I knew what the HH album was about and I still dig it. Jim Hall is fucking fierce on this one, and HH isn't too far behind. Haven't heard that in ages. Still have the vinyl right on my shelf.

    What I didn't realize is that I (*past me*) had padded out each side with cuts from that ... well, one of the first ... album of Horace, the one with the blue color photograph, where he does "Opus de Funk" anfd "The Preacher."

    Man, I almost want to get down on myself, for having had that prescience decades ago.

    THAT is some timeless music. Perfect execution of a new idea.

    Why didn't I just transfer more of Horace's albums?

    I don't know: to me, at the time, I already had the CDs, as I still do, and I thought cassette ttapes were just something fun to walk around in wearing headphones, or do some goofy mix tapes for friends.

  35. #235
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    I don't know if many of you are aware of, say, over the past decade or more, a pretty large portion of unmixed tracks from popular music.

    I don't know where they come from — obviously, studio vaults.

    So, you can hear Stevie Wonder just playing the Clavinet (electric harpsichord) parts to "Superstition," or Nicky Hopkins' piano tracks to "Sympathy For The Devil" and all kinds of stuff.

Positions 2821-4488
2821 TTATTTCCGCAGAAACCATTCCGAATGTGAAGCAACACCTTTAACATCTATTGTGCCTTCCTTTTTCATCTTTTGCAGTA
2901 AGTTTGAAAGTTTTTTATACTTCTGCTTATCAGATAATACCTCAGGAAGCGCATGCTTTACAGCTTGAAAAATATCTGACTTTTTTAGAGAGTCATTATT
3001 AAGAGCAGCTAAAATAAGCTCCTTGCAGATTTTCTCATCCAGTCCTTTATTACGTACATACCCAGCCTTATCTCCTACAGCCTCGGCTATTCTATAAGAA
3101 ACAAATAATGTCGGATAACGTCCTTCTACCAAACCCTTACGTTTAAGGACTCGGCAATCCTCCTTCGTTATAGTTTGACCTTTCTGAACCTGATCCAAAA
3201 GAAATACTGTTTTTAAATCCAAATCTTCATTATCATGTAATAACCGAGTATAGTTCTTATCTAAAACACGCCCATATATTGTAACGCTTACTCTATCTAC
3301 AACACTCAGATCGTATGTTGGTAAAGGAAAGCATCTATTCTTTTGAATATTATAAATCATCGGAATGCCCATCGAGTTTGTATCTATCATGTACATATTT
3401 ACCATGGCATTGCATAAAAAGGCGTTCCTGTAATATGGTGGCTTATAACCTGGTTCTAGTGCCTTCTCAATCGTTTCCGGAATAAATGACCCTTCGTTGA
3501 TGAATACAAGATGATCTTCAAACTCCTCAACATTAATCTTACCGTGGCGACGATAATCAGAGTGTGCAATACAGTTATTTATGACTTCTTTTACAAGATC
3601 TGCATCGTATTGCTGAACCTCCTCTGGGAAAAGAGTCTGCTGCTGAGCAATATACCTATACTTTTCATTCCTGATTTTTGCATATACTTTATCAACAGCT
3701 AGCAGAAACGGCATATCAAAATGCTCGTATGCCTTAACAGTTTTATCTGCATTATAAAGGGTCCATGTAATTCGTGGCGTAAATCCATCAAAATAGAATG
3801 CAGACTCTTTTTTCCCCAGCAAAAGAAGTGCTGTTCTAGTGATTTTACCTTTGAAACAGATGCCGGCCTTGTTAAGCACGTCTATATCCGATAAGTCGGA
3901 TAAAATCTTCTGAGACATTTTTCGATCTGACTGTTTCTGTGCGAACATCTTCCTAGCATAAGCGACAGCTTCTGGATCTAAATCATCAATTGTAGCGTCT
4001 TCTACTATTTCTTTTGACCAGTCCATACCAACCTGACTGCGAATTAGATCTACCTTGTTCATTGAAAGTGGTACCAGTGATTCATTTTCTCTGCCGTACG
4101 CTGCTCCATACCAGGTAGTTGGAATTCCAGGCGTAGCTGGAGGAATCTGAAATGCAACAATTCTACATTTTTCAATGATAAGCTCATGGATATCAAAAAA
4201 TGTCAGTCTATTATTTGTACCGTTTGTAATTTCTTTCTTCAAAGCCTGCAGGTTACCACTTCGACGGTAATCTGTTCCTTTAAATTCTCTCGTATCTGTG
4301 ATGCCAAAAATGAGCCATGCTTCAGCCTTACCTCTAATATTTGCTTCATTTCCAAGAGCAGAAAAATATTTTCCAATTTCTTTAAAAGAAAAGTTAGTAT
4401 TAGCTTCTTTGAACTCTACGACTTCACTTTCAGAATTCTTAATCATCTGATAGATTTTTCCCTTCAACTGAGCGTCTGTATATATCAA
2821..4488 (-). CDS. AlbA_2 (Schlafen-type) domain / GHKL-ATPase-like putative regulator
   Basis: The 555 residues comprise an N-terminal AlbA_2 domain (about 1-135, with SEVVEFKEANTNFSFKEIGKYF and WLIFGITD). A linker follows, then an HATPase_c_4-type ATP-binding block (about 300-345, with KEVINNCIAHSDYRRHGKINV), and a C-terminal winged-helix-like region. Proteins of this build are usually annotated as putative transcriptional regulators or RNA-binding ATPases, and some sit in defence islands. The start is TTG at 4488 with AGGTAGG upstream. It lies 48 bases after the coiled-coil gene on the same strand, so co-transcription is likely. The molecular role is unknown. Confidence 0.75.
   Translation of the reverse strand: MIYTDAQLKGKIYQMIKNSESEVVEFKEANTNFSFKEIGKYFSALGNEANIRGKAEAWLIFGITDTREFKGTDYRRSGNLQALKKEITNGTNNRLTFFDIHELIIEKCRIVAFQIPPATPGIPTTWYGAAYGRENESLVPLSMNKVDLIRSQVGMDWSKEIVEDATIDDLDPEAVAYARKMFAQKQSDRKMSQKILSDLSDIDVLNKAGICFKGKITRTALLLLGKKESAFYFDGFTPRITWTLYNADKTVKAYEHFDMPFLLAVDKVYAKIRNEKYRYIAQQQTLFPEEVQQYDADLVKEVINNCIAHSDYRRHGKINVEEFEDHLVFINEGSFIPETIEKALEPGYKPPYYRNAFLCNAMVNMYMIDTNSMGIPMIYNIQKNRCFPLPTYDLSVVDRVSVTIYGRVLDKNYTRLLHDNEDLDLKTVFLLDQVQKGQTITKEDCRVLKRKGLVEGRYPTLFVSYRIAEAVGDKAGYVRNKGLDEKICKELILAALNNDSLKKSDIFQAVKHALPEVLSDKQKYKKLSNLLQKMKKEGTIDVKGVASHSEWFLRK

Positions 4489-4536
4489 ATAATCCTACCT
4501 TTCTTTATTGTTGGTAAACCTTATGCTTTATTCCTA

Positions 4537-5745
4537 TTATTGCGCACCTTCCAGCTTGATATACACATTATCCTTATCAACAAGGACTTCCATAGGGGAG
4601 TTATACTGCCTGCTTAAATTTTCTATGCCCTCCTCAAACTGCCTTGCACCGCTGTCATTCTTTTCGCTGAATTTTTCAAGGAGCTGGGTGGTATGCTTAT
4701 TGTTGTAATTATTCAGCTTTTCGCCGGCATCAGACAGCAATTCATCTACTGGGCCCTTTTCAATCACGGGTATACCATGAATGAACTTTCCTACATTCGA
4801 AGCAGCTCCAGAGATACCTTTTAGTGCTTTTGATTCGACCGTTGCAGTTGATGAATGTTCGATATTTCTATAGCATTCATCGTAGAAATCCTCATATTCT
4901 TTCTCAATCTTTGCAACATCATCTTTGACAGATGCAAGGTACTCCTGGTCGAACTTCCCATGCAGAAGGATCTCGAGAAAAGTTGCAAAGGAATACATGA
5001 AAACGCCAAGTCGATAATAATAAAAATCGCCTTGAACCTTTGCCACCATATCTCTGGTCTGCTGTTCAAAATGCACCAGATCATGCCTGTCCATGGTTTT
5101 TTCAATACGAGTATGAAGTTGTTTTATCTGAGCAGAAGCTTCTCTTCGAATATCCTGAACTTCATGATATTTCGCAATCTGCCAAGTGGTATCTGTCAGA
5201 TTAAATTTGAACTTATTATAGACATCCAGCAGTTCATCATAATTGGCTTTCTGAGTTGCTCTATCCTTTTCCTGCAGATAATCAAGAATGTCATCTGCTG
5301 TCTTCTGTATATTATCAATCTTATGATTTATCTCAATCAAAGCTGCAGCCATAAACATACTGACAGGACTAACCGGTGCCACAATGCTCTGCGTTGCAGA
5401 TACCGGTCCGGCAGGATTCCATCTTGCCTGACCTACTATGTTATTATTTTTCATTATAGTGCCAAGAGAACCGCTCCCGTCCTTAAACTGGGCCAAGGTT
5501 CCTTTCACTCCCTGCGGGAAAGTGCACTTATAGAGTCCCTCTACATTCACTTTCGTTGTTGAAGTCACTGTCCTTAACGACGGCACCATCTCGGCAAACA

They used to be available pretty freely if you knew who to ask or hung out at the right music performers' boards.

    Now it seems that it's much more effort to find these tracks. I somewhat blame people using Youtube for hosting.

    However, I don't see the harm in a monetary sense of sharing some of these, in bootleg fashion: certainly nobody's going to buy an album of these, nor would they be released.

    Oh well. It's certainly private property and I don't pretend to have any right to hear the tracks.

    I will say that after hearing at a bar "Sympathy For The Devil," I'd never paid attention to the pretty imaginative way the piano part kept varying the higher-register rock and roll bits.

    Here's a sample of an isolated track of Nicky Hopkins. https://www.youtube.com/watch?v=B0dN8Hh2lW4 Probably some kind of rehearsal.

    Here's one with piano and Keith's guitar solo. https://www.youtube.com/watch?v=26Lz...ature=youtu.be Piano and guitar overdubs were put on a single track, I believe.